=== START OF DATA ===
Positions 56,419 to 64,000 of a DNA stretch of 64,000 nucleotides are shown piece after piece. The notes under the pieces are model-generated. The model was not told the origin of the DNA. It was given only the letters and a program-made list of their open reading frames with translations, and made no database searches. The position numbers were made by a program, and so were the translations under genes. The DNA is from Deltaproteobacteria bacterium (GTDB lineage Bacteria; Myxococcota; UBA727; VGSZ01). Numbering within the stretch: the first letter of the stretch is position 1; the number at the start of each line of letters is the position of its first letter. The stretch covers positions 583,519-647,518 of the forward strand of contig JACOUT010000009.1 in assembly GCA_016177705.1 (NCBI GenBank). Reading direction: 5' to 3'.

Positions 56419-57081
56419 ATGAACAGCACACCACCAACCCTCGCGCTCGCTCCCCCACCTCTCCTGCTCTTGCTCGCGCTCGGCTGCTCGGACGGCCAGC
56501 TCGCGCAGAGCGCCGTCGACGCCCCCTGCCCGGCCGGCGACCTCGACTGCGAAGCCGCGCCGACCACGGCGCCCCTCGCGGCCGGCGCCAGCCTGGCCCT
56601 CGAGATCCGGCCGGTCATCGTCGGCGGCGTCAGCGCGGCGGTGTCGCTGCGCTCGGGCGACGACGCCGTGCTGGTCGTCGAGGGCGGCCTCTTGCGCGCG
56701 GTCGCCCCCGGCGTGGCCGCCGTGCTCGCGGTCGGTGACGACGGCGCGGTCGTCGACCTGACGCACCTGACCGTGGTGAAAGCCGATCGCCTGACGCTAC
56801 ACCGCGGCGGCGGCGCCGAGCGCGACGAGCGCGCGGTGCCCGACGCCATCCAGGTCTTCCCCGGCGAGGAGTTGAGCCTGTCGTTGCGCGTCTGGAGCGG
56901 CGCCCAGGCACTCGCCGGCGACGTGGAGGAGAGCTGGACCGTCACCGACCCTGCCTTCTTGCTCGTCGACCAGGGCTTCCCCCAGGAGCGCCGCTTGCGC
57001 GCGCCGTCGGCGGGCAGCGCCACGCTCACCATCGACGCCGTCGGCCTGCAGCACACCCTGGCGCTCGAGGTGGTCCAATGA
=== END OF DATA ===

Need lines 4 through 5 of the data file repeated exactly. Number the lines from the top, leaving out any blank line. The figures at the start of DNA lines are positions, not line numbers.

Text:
56501 TCGCGCAGAGCGCCGTCGACGCCCCCTGCCCGGCCGGCGACCTCGACTGCGAAGCCGCGCCGACCACGGCGCCCCTCGCGGCCGGCGCCAGCCTGGCCCT
56601 CGAGATCCGGCCGGTCATCGTCGGCGGCGTCAGCGCGGCGGTGTCGCTGCGCTCGGGCGACGACGCCGTGCTGGTCGTCGAGGGCGGCCTCTTGCGCGCG